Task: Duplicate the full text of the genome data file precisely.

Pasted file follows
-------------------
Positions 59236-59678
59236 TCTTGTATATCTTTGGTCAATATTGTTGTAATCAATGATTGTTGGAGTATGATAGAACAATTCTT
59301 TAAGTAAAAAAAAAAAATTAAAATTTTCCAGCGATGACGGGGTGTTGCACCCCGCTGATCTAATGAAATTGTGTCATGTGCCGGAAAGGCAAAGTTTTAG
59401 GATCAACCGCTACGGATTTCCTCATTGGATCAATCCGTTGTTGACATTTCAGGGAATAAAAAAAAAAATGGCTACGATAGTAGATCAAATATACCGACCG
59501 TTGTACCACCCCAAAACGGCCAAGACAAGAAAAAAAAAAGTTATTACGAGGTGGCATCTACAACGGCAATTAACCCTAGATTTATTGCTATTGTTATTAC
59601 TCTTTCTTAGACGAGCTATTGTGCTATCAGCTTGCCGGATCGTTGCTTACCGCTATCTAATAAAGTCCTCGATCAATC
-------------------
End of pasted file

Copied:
Positions 59236-59678
59236 TCTTGTATATCTTTGGTCAATATTGTTGTAATCAATGATTGTTGGAGTATGATAGAACAATTCTT
59301 TAAGTAAAAAAAAAAAATTAAAATTTTCCAGCGATGACGGGGTGTTGCACCCCGCTGATCTAATGAAATTGTGTCATGTGCCGGAAAGGCAAAGTTTTAG
59401 GATCAACCGCTACGGATTTCCTCATTGGATCAATCCGTTGTTGACATTTCAGGGAATAAAAAAAAAAATGGCTACGATAGTAGATCAAATATACCGACCG
59501 TTGTACCACCCCAAAACGGCCAAGACAAGAAAAAAAAAAGTTATTACGAGGTGGCATCTACAACGGCAATTAACCCTAGATTTATTGCTATTGTTATTAC
59601 TCTTTCTTAGACGAGCTATTGTGCTATCAGCTTGCCGGATCGTTGCTTACCGCTATCTAATAAAGTCCTCGATCAATC